Profiles in Badness

Having just researched and written about Edward Tufte's Beautiful Evidence I have an immediate sense of relief reading the opening paragraph of this essay. This statement, particularly, resonated with me - "The graphs you make are meant to be looked at by someone. The effectiveness of any particular graph is not just a matter of how it looks in the abstract, but also a question of who is looking at it, and why." This is a concept Tufte largely ignores in the reading I've done. There seems to be resistance from Tufte and Healy about creating illustrative, or high ink to data, visualizations. Even when those images are more easily recalled by readers than more spare visualizations.

I appreciate the author's emphasis on critical thinking over pre-scripted design patterns.

I'm reminded by the potential, intentional or inadvertent, of data visualizations to distort reality or express a bias. This could be related to data or the presentation layer of a visualization.

I find the 'bad taste' argument to be problematic. Who are the taste-makers? The creators of data visualizations. Why isn't the consumer's needs and taste taken into account? There are plenty of designs that exist in the world that don't match my personal taste but that doesn't invalidate their appeal for others.

Legibility, accuracy and comprehension seem to be the core underpinnings of successful data visualizations. My concern about the bad-taste criteria isn't an argument for misleading fluff but rather a hesitation to accept a narrow concept of what tools should be considered. There is something to be said for designer to the audience expectations. If a client loves to see 3D bar charts, why not give them what they desire to facilitate a positive outcome for a meeting? NFL and NBA graphics come to mind. I find them overly done but they appeal to the audience and seem to convey information effectively enough.

The section on the relationship between color and shape is fascinating. similarly the section on Poisson and Matérn models. The comparison section referencing William S. Cleveland and Robert McGill study struck a chord. Particularly the aspect that the further one got from comparison the less accurate was the comprehension of the data. With this in mind it matches the association I have with more complex data visualizations with a degree of elitism. Yes, they may be clearer on some level but perhaps as a cost of legibility. It's the humanist in me. Not all designs are meant for all audiences but design should take into account the audience, their level of patience and aptitudes for understanding the language laid before them.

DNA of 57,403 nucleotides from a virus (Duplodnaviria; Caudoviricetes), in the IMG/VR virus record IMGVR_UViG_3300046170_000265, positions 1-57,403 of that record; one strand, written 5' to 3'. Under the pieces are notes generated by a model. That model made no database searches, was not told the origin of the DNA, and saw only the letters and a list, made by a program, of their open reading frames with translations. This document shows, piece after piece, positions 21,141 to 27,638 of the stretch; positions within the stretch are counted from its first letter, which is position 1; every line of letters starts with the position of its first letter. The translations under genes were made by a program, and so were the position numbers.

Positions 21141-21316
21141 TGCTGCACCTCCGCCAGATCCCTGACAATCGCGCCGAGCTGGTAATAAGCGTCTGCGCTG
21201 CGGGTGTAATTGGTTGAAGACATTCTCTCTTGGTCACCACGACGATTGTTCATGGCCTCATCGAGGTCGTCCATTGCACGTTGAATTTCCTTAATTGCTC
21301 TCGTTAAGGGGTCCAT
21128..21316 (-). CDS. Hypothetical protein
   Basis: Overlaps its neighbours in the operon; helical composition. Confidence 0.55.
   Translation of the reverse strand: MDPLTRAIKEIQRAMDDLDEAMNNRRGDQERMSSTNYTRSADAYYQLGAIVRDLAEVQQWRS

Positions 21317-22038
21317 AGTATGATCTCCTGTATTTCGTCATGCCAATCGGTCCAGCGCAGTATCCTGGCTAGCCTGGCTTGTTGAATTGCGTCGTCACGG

The following principles are also used in UX/UX design:

  • Proximity: Things that are spatially near to one another seem to be related.
  • Similarity: Things that look alike seem to be related.
  • Connection: Things that are visually tied to one another seem to be related.
  • Continuity: Partially hidden objects are completed into familiar shapes.
  • Closure: Incomplete shapes are perceived as complete.
  • Figure and Ground: Visual elements are taken to be either in the foreground or the background.
  • Common Fate: Elements sharing a direction of movement are perceived as a unit.

I was confused by the statement, "Remember, often the main audience for your visualizations is yourself." Is he really suggested that most data visualizations are serving the needs of the maker as opposed to a client or project?

Misleading axes on graphs

Fantastic. Now how to educate everyone who is treating misleading data visualizations as gospel?  I think most average viewers of the Bloomberg Business Week's critique would be been equally confounded by their response. Maybe I'm a cynic.

Regarding whether to include 0 in a line graph: is seems like this might depend on how far back the designer can track relevant data. If 0 has relevance than it should be included. If 0 isn't directly relevant, say the visualization is very clear about plotting a specific subset of years within the lifespan its subject, than 0 becomes less important.

The Principle of Proportional Ink

The concept of proportional ink makes sense yet has my head spinning as I'm sure most data visualizations I've seen in the mainstream violate this rule. I appreciate the redundancy of the message: be critical of how data are represented. I've taken many of these principles for granted over the years and imagine it will take some trial and error to try different designs and methodologies to internalize these rules.

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